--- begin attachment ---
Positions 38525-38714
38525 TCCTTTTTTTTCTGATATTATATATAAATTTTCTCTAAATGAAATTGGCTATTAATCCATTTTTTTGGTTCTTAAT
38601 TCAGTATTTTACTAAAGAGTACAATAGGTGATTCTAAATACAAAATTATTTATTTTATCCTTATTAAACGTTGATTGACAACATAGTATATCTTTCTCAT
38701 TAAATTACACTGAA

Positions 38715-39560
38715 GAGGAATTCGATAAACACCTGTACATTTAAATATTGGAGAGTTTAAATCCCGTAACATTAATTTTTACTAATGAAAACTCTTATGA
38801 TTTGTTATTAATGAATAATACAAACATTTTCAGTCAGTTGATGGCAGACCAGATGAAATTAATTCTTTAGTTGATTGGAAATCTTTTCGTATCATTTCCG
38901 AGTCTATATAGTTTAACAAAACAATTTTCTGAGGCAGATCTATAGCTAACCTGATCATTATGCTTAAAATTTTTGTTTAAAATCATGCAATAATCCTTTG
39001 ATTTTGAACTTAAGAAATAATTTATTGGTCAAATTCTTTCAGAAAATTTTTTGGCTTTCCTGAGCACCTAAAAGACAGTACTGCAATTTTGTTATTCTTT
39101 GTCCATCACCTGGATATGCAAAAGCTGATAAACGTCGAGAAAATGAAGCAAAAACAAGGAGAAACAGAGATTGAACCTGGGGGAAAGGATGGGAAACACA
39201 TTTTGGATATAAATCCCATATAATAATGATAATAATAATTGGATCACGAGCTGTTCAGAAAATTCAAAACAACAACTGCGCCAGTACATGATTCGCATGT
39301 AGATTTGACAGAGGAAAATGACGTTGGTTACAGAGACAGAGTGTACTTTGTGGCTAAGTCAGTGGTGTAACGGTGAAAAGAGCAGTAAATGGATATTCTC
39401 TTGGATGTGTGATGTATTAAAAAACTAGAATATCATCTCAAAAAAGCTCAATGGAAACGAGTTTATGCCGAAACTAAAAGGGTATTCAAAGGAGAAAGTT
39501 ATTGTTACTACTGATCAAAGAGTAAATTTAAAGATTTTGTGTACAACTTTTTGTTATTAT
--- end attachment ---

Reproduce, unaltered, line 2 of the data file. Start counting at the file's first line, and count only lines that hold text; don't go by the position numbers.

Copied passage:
38525 TCCTTTTTTTTCTGATATTATATATAAATTTTCTCTAAATGAAATTGGCTATTAATCCATTTTTTTGGTTCTTAAT